In the present study, we showed that administration of nimodipine during and after surgery can effectively prevent the occurrence of delayed CVS and improves the prognosis of CVS. After resecting the tumor, diluted nimodipine (stock solution: normal saline=1:5) was soaked into the surgical field for 10 minutes, and then nimodipine was continuously infused via a micropump. For patients weighing less than 70 kg or having unstable blood pressure, the starting dose was 0.5 mg/h, and if the patient tolerated this dose well, the dose was increased to 1 mg/h after 2h. For patients weighing more than 70 kg, the starting dose was 1 mg/h, and if the patients tolerated this dose well, the dose was increased to 2 mg/h after 2h and administered for 14 days. Thereafter, nimodipine was administered orally (60 mg, once a day, for 7 days). CVS after intracranial tumor craniotomy is a multifactorial clinical syndrome. CVS is caused by an extreme contraction of the arteries and tense vascular smooth muscle. The mechanisms underlying CVS remain unclear; it may be multifactorial and involve a complicated pathological process. Potential causes of CVS are as follows: 1. mechanical stimulation such as damage, compression or stretching of the blood vessels during surgery, leading to the blood flowing into the subarachnoid space and subsequent occurrence of CVS occurs; 2. vascular wall injury caused by compression of the vascular wall and vascular wall malnutrition; 3. damage caused by the oxidation of hemoglobin to methemoglobin and release of oxygen free radicals; 4. constriction of the blood vessels caused by vasoactive substances; 5. increased intracranial pressure, the overdose of dehydration drugs and insufficient supply of blood volume; and 6. inflammation and immune reactions of blood vessel walls[6, 22, 23]. The common final pathway arising from all the above factors stated is a change in the permeability of smooth muscle cells in the blood vessels, an increase in calcium influx and release of calcium ion from intracellular calcium stores, leading to an overload of free calcium in the cytosol. When a critical constriction concentration is reached following the opening of calcium channels, extracellular calcium enters the cells and is released from the calcium stores, leading to an increase in the concentration of free calcium in the cytosol; thus, vasospasm occurs. Therefore, calcium overload is believed to be the most important phenomenon during the generation of vasospasm.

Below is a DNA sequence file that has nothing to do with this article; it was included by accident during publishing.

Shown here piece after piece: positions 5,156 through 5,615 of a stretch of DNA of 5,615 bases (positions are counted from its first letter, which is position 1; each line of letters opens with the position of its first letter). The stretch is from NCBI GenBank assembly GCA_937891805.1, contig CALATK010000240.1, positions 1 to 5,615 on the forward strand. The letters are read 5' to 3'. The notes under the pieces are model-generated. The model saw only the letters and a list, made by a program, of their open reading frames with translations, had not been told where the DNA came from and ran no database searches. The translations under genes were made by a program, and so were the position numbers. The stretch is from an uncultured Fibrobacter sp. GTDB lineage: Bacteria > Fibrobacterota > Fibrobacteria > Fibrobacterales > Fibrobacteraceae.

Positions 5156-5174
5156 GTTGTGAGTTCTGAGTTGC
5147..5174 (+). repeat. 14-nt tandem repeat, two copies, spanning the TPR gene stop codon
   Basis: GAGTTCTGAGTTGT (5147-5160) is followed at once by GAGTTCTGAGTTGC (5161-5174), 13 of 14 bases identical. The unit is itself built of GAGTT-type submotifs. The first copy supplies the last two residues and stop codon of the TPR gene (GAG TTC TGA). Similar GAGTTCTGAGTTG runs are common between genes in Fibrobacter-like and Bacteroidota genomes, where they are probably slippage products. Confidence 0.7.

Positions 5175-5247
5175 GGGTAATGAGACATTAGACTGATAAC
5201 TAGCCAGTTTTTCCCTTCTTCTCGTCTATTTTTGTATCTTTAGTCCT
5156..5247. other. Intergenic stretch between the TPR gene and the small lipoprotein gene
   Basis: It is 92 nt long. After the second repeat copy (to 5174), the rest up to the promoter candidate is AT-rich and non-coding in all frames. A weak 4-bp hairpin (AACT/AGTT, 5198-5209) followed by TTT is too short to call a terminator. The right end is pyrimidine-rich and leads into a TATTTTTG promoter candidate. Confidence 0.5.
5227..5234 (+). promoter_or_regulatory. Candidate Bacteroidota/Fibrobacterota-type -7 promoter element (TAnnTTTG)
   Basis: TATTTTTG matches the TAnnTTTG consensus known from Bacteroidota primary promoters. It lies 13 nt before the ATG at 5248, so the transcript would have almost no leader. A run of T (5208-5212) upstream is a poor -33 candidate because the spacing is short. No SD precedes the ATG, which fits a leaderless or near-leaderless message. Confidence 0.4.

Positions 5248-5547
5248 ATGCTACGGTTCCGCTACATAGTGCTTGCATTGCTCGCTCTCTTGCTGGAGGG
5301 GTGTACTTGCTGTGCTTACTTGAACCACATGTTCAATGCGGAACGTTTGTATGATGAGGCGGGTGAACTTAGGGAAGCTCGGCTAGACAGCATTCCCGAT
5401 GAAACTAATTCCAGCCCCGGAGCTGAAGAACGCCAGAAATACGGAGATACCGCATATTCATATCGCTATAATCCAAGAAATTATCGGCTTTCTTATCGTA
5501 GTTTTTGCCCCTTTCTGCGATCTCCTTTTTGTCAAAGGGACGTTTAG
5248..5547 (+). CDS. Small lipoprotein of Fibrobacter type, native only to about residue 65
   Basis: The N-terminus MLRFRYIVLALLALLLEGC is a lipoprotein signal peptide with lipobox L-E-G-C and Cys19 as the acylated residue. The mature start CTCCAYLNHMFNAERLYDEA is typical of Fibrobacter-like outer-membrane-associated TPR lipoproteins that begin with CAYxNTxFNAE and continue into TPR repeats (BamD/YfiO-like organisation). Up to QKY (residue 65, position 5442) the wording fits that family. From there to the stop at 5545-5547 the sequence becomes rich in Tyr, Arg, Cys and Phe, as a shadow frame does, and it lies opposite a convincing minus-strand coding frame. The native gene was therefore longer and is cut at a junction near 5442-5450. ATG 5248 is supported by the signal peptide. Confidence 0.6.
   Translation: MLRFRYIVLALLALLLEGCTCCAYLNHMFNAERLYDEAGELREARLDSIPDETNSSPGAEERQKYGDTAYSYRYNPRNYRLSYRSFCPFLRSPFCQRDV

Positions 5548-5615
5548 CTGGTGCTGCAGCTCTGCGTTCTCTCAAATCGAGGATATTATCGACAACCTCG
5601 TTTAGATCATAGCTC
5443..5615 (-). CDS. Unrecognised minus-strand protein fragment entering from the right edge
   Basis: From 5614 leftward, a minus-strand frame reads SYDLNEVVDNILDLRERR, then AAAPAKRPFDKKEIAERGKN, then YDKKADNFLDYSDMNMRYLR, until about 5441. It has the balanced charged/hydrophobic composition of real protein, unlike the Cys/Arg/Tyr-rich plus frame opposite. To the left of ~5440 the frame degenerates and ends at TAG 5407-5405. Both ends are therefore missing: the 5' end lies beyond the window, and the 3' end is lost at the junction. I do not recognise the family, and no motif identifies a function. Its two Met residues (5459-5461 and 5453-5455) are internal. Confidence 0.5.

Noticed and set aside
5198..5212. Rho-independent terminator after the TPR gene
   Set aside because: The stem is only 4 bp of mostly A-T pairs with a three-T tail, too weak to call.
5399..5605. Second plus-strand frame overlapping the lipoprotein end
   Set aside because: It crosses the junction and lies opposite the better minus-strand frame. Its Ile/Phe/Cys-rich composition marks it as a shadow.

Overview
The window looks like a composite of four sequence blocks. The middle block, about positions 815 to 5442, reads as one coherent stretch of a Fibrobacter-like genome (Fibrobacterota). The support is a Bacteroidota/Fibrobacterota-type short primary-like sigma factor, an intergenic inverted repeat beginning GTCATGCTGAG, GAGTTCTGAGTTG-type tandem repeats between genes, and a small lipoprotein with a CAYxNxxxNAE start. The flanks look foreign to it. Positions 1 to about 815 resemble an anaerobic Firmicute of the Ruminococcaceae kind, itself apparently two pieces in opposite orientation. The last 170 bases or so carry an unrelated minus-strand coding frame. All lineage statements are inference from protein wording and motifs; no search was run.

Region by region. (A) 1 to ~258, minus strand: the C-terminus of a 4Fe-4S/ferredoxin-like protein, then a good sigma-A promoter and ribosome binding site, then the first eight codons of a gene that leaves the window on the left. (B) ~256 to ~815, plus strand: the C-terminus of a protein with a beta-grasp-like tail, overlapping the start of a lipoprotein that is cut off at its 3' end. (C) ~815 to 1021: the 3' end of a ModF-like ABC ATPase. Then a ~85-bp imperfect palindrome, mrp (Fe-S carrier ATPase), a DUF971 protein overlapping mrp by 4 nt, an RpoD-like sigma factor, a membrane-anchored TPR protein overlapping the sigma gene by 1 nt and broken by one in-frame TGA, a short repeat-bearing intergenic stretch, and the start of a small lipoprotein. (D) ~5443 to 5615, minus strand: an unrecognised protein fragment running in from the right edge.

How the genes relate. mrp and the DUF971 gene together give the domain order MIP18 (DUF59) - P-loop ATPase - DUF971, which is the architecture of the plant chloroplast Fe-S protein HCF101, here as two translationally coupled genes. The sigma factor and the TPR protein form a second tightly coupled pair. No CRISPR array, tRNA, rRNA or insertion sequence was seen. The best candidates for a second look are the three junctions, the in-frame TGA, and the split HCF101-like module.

There are two types of calcium channels, voltage-dependent and receptor-operated. The former is located in the cell membrane of heterologous multimeric transmembrane proteins. These channels are activated at depolarized membrane potentials and are the source of the "voltage-dependent" epithet. The concentration of calcium (Ca2+ ions) is normally several thousand times higher outside of the cell than inside. Activation of particular VDCCs allows Ca2+ to rush into the cell, which depending on the cell type, results in activation of calcium-sensitive potassium channels, muscular contraction, excitation of neurons, upregulation of gene expression, or release of hormones or neurotransmitters. The opening of this type of channel is related to voltage and occurs due to the depolarization of the smooth muscle cell membrane after the channel is activated and excited. The opening of the latter channel is caused by the stimulation of receptors of the cell membrane by certain substances, such as 5-hydroxytryptamine and adrenalin. Subsequently, calcium influx increases, and calcium release occurs, leading to vasospasm caused by the abovementioned mechanism. These findings provide evidence for the potential prevention of CVS using calcium channel blockers.